Junior Seminars

All first-year students resident in the College will read a Junior Seminar. Topics are closely connected to the research or personal interests of a College Fellow and hence diverse in nature. All Junior Seminars have a cross-disciplinary element and are organised around weekly discussions, writing assignments, and making presentations. These modules will be taken on a pass / fail basis, and there is no final exam.

Every semester a diverse selection of Junior Seminars will be available.

View Timetable for AY17/18 Semester 1

The Darwinian Revolution

The scientific developments of the 19th century from geology to palaeontology, culminating in the theory of evolution by natural selection are arguably the greatest transformations in our understanding of the natural world in human history. Much of the science of the following century has been further refinements and elaborations of these earlier foundations. Yet most of these developments remain totally unknown or misunderstood by most people. Surely, therefore, an understanding of these issues is essential knowledge for any educated person today.

By Dr. John van Wyhe


In this junior seminar, students will examine the significance of various kinds of false appearances such as counterfeits, forgeries, hoaxes, and liars, together with attempts to expose them – sometimes with the help of sophisticated technologies. By critically examining what it means to designate an object, practice or person as 'fake', and how different kinds of fakes are judged as more or less problematic, students will develop the capacity to think critically and relationally about deep-seated human desires for 'truth' and 'value'.

By Dr. Catelijne Coopmans

Social Innovation

This seminar is an interdisciplinary course that will engage students in critical dialogue on the topic of social innovation, and introduce them to the design for social innovation approach. It seeks to make students more sensitive about needs of a community and better informed when crafting solutions for more socially just and sustainable environments. Students will be challenged to think about how new technology, innovative strategies and concepts can be harnessed to tackle specific social issues. In the first part of a semester, students are expected to engage in an individual study of social issues and trends in a neighborhood of their choice, followed by a group work on a social innovation proposal in the second part of a semester. Their exploration will meet their backgrounds and interests, so their final solutions can be either socially minded products, services, systems or environments; or campaigns for social change.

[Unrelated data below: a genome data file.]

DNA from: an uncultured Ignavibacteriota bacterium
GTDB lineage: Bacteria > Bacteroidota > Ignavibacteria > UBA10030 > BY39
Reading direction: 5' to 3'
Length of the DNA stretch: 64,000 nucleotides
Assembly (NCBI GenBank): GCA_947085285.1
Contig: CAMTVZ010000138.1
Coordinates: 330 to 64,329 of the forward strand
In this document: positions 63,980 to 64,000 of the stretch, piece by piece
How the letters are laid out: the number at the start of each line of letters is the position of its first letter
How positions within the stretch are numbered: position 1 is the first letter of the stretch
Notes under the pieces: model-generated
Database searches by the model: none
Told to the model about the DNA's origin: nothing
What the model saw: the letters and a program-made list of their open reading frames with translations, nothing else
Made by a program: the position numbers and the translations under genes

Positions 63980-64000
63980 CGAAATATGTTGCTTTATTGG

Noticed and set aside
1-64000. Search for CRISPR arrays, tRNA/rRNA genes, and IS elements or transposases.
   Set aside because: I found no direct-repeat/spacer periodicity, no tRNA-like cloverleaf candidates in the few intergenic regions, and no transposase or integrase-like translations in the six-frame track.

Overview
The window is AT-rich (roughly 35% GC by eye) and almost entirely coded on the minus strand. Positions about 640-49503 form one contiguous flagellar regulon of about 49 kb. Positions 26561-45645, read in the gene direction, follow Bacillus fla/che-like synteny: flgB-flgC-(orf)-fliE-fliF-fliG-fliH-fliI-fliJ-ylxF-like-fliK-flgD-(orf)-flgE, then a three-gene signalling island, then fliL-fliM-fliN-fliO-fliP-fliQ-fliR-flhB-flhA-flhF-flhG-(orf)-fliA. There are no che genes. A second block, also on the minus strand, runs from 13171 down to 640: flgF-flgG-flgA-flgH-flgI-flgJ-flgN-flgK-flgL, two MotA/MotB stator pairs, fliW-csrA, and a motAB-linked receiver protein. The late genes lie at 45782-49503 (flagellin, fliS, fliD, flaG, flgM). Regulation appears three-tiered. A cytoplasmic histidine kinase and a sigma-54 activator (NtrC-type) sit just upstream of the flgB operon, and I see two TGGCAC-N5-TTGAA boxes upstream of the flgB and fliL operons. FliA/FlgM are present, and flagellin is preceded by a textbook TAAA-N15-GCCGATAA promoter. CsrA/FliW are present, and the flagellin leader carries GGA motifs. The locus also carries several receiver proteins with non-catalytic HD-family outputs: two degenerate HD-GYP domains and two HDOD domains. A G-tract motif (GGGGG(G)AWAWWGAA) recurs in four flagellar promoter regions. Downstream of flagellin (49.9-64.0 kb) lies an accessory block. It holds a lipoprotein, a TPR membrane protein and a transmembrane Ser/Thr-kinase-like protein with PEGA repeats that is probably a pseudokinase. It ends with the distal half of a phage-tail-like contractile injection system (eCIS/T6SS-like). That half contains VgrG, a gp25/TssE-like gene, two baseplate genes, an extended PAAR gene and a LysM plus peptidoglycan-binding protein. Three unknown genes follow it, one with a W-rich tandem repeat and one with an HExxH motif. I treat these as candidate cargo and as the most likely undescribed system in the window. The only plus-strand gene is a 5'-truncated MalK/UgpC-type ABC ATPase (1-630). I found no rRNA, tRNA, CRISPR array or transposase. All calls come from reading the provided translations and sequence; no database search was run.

By Dr. Tatjana Todorovic

Proof: What's truth got to do with it?

An essential part of being an educated person is an independent desire to know the truth. In seeking the truth, one must often judge a proffered proof. But while in many situations proof is an important precursor to truth, this does not mean that the relationship between proof and truth is thought about in the same way across all disciplines and circumstances. Students in this seminar will explore the link between truth and proof in a diverse range of examples linked to their own interests. For example: Why was Sunny Ang hanged for the murder of his girlfriend, even though she was never found? Is the case for anthropogenic climate change based on science or driven by sociology? The Holy Grail for physicists is a Theory of Everything, but is it possible that that is impossible? By exploring the relationship between truth and proof across contexts, students will develop a deeper understanding of the differences and similarities between various truth-seeking pursuits.

By Professor Tay Yong Chiang

Quality Journalism and Critical Reading

News reports that purport to have marshalled facts and opinion on current issues are often taken at face value: they are consumed without question. How can we discern quality journalism from the less worthy instances of the craft? This seminar, led by an experienced journalist, is organised around the critical exploration of key aspects of journalistic writing: the questions behind the story, the use of numbers and the organisation of the message or argument. By dissecting media coverage of current issues, students will bolster their skills as critical readers and communicators.

By Ms. Bertha Henson

Radiation and Society

Reports of radiation leaks at the Fukushima nuclear facility in Japan, following the earthquake/tsunami disaster in 2011, have triggered concern and even panic among members of the general public. In this seminar, we adopt a multi-disciplinary approach to debates and controversies about radiation and nuclear technology. Key topics include: (1) the science behind radiation effects, and the way in which policymakers and others grapple with scientific uncertainties; (2) the challenges of expert-lay communication about radiation risk, both after nuclear disaster and relating to consumer technologies; (3) the broader context that shapes debates over nuclear power in Japan and elsewhere.

By Assoc. Prof. Prakash Hande

The Social Lives of Drugs